The Systems Behaviour Lab is part of the Animal Systematics Laboratory at Tokyo Metropolitan University. We are a multinational laboratory working on behaviour, ecology, and evolution of social organisms. Our group focuses on social behaviour, complex systems biology, socio-ecology, evolutionary ecology and biogeography, using social model systems. We use a combination of field and laboratory based empirical studies and computer models.
Dr Adam L Cronin
Department of Biological Sciences
Graduate School of Science and Engineering
Tokyo Metropolitan University
1-1 Minami-Osawa, Hachioji-shi, Tokyo, 192-0397, Japan
I am interested in the evolution and ecology of social organisms, and how different social systems, and the flexibility inherent in social systems, permits organisms to respond to environmental variation and formulate adaptive responses to life-history trade-offs. To this end I use field and laboratory based studies of hymenopteran model systems (bees, wasps and ants) to examine various questions regarding individual to colony level behavioural strategies in an eco-evolutionary context.
My research focuses on studying the evolution of collective behaviour and collective decision making. For this purpose, I combine experimental analyses (e.g. treatment and analysis of large individual and collective data) and theoretical approaches (stochastic and non-linear models) to study insects as a model system with wider applications to a large range of group-living organisms, including humans and the development of artificial ‘swarm’ systems. In the past, I have used the American cockroach (Periplaneta americana) as a model of gregarious species to better understand the implications of animal personality variation for collective decision making and how social learning occurs in a group. In my current research I employ a spatially-explicit model to investigate the evolutionary and ecological drivers of different reproductive strategies in social species. Additionally, this theoretical work will be validated by field work to obtain empirical data using the ant Myrmecina nipponica.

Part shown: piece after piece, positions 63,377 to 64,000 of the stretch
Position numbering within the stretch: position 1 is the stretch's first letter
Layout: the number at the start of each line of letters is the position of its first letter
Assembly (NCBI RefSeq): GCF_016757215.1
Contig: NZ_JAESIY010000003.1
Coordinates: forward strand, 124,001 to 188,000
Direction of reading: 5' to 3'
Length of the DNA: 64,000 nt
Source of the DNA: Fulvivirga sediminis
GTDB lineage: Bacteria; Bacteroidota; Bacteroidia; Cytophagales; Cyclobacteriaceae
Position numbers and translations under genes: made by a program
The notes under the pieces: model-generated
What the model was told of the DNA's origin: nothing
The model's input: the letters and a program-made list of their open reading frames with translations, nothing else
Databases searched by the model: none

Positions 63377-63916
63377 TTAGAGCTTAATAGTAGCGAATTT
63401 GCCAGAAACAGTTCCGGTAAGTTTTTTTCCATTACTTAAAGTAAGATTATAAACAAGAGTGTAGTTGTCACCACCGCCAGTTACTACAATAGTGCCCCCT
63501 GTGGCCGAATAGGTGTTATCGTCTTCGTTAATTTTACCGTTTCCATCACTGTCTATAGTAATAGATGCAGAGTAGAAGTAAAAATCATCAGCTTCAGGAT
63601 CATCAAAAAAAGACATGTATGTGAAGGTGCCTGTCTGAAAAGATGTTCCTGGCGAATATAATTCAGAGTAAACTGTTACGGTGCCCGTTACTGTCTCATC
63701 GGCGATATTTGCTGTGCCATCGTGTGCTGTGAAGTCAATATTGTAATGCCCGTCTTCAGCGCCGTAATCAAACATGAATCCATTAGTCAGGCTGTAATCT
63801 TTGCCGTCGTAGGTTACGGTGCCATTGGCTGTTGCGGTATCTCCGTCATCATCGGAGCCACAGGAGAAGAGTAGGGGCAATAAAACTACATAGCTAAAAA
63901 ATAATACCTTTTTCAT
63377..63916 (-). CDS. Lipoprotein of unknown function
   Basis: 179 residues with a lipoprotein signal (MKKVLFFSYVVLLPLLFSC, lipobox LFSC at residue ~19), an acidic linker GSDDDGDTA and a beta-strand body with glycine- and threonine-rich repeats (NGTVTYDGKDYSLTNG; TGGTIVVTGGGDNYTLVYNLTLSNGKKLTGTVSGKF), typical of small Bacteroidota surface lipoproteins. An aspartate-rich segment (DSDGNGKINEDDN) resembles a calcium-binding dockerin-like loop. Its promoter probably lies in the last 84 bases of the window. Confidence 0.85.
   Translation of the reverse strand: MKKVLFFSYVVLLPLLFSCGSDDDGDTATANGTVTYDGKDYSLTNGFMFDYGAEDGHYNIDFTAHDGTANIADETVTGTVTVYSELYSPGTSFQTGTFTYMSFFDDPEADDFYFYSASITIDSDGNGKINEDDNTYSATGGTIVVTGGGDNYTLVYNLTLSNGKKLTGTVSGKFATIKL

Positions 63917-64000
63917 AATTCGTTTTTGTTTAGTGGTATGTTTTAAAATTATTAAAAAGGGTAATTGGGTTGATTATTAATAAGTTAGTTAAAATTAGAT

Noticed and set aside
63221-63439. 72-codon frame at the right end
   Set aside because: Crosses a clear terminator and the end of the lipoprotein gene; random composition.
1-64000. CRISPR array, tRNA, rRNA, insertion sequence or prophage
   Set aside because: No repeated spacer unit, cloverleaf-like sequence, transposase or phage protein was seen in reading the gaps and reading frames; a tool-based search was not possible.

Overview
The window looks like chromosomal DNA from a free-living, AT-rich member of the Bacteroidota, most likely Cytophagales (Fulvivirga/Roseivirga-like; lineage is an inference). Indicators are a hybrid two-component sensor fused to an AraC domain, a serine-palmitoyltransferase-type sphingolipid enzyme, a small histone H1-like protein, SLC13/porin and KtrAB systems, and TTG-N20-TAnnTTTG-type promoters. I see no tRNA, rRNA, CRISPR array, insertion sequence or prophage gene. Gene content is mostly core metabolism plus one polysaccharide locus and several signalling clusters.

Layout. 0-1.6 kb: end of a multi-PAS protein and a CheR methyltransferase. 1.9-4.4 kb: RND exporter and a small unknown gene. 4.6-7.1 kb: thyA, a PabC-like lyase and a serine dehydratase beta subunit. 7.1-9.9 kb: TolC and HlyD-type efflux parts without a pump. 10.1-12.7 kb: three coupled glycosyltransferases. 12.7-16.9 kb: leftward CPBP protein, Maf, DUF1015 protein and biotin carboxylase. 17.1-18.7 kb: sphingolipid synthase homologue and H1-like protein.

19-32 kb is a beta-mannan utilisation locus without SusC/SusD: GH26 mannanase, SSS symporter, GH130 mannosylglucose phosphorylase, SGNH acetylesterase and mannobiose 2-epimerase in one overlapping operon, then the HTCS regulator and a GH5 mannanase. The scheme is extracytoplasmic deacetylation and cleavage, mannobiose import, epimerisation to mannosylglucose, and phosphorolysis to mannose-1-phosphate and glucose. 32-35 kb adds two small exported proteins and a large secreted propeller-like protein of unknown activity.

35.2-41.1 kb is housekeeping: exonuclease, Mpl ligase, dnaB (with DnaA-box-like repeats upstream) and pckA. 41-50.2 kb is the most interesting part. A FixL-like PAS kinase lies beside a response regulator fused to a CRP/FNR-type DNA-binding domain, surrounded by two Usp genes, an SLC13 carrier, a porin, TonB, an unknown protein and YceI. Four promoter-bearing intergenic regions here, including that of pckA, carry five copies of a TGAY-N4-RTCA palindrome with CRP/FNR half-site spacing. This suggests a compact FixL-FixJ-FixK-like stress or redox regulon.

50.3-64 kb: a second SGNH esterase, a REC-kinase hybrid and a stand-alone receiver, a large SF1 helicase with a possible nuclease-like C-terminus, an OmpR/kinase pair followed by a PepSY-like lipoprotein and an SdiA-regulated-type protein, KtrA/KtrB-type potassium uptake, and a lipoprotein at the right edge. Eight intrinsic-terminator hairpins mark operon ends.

Dr. Marta Quitián (Research associate)
I am interested in how environmental factors shape species interactions and hence ecosystem dynamics. Because of my concerns about how humans affect the delicate balance between species, I study the impact of human activities on ecosystem functions emerging from plant-animal interactions. For my research I obtain comprehensive data on species interactions in the field. Using ecological network analysis and trait-based approaches (i.e. functional diversity indices and functional trait space projections), I detect disruptions on ecosystem functioning. In the past, I focused on seed dispersal and investigated the impact of habitat fragmentation on mutualistic interactions among frugivorous birds and fruiting plants across an elevational gradient in a tropical mountain forest of Ecuador. My current research focuses on pollination and employs ecological network analysis to assess the impact of habitat loss and invasive species on the pollination networks of the remote Ogasawara islands in Japan.
Diyona Putri (PhD candidate)
Invasion dynamics of ants, with focus on Technomyrmex brunneus in Japan
I am interested about Biodiversity Science (Insect plant-interactions, especially with respect to ants). My previous study was about biodiversity of ants and disturbance caused by invasive ants in a forest fragment surrounded by oil palm plantations. My PhD studies are on invasive ant species. Invasive species are a global threat to biodiversity and ecosystem health. The goal my research plan in the point of view of biodiversity conservation is how behaviour of invasive species is linked to behavioural traits and/or behavioural flexibility in invasive species, how this is influenced by habitat, and how invasion impacts native species. I am at present studying the invasive species Technomymrex brunneus in Japan, and hope to infer the biogeographic history of the invasion to identify invasion routes and help manage future invasions.
Ha Nguyen (PhD candidate)
Social immunity in facultatively social bees
I am keen on the organization in social insects, and the origins and elaboration of social behaviour.
Bees cover a wide range of living organizational forms, from solitary to obligately social. There are some species have the ability to transit from solitary to group living and vice versa (facultatively social species). This is one of the most exciting aspects of social evolution in bees, and it is the ideal model to test scientific hypotheses. Currently, I am studying about evolutionary ecology of social immunity, and using bee as a research model to make a comparisons between social species including individual immunity and social immunity, in social and solitary colonies to explore adaptive changes in these mechanisms.
Maki Morooka (B4)
Midori Yamamura (B4)
Masako Yamada (Masters)
Yuki Matsuo (Masters)
Kazutaka Shoji (Masters)
Masanori Yokozawa (B4)